x Abu Dhabi, UAETuesday 16 January 2018

World Bank expects recession to deepen

The recession will be deeper than expected, but Gulf economies will fare better than the global average, according to the World Bank.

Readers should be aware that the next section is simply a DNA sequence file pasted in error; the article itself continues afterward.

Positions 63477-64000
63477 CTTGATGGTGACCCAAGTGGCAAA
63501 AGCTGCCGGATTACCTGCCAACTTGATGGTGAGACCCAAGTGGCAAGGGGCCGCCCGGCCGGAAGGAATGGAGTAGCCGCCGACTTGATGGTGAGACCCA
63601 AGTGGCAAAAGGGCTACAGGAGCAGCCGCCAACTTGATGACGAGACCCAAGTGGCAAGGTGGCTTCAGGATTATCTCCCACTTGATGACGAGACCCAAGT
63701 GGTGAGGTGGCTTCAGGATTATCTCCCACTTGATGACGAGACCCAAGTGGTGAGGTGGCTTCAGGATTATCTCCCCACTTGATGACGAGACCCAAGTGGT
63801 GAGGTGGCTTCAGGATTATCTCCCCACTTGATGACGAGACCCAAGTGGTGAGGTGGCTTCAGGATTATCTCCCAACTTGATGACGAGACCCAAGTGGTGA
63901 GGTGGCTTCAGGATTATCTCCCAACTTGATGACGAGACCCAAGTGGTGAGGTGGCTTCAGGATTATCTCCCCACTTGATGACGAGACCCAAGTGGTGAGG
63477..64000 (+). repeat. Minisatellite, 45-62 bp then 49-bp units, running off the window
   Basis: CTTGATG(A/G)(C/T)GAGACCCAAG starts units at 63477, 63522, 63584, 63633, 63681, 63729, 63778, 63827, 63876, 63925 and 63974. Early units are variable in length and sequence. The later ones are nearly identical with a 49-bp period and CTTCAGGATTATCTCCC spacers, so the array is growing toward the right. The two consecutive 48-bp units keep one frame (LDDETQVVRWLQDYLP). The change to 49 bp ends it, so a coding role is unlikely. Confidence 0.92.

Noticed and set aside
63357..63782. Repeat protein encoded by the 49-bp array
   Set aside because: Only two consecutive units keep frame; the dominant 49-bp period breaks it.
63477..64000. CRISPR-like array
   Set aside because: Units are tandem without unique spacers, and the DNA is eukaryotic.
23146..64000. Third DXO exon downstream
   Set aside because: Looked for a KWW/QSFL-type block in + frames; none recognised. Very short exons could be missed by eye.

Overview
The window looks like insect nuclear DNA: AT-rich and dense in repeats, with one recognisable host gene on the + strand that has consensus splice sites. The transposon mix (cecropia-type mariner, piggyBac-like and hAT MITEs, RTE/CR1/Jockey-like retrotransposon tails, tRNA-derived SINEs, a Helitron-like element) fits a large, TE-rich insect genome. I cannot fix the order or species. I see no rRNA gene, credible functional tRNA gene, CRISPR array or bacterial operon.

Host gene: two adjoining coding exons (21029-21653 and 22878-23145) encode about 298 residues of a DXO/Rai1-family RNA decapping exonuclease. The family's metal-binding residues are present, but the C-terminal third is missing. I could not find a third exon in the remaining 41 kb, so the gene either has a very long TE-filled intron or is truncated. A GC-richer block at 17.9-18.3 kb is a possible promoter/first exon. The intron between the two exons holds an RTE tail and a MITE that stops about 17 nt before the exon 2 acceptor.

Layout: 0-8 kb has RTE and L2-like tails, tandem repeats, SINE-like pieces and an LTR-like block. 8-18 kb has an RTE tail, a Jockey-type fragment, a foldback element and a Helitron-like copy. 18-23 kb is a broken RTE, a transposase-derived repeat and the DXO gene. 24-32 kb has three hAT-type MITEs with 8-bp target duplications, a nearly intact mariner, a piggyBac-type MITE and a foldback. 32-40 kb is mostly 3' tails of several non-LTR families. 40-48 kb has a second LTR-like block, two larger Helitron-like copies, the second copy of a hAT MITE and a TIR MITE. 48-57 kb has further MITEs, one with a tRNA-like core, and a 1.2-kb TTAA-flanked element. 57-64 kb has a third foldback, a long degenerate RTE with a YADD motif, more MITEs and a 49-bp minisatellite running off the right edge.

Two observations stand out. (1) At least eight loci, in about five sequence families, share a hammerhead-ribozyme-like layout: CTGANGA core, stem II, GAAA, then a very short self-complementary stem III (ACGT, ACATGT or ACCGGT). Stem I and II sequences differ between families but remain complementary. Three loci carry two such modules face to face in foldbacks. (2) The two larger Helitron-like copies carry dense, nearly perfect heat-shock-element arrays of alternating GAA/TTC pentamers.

The recession will be deeper than expected, but Gulf economies will fare better than the global average, the World Bank said yesterday. The expected contraction in global economic output will threaten the fragile economies of developing countries and increase the numbers of the world's poor and unemployed, the bank said in its Global Development Finance report. "Prospects for recovery in the developing countries in the Middle East and North Africa will depend importantly on the strength of the eventual revival of growth in Europe and in the GCC countries," the bank said. The global economy will contract 2.9 per cent, it predicted. It had previously forecast a contraction of 1.7 per cent, but increased this after taking into consideration signs that the international repercussions from the global financial crisis continued to grow. The projections pushed the price of oil lower for a second day while US stock futures also fell. The World Bank's global growth estimate is more pessimistic than the most recent forecast from the International Monetary Fund, which predicted a contraction of 1.3 per cent this year and forecast the UAE's economy would shrink by 0.6 per cent. While the World Bank did not publish a forecast for the UAE, local economists predict the country's economy will contract by 0.8 per cent this year, according to a survey conducted by The National. Justin Lin, the chief economist of the World Bank, said: "The crisis of the past two years is having dramatic effects on capital flows to developing countries, and the world appears to be entering an era of lower growth." The bank called for increased international co-ordination on efforts to combat the effects of the crisis, saying the newly integrated nature of the world economy would diffuse local attempts to stimulate growth and potentially threaten the finances of individual states. "Any country that acts alone, even the United States, may reasonably fear that increases in government debt will cause investors to lose confidence in its fiscal sustainability and so withdraw financing," the report said. Since the onset of the financial crisis, most GCC economies have pledged to increase government spending this year, even though this could result in a budget deficit for some of them. However, analysts say countries in the region are unlikely to face the same scale of problems as the West. Philippe Dauba-Pantanacce, an economist at Standard Chartered Bank in Dubai, said repaying a deficit "should not be seen as a problem in this region. Substantially lower oil prices can only be a temporary phenomenon, and the guarantee of comfortable future revenues significantly exceeds the outlook period." During the past six months the oil price has risen from lows of about US$42 a barrel to above $70, a change which some analysts have said signals an approaching rebound in the global economy. The World Bank also increased its estimates for how far economies would shrink in developed countries, lowering Japan's outlook from a previous estimate of minus 5.3 per cent to minus 6.8 per cent this year, and the Euro zone from minus 2.7 per cent to minus 4.5 per cent. World trade volume will also shrink by 9.7 per cent this year, the bank said. Adding to the negative news from the World Bank, the head of the Organisation for Economic Co-operation and Development (OECD) agreed that developing countries would continue to face problems this year. "We see a very difficult 2009, with negative growth in the OECD area. Unemployment problems are going to continue to linger," Angel Gurria, the secretary general of the OECD, told Reuters yesterday. tpantin@thenational.ae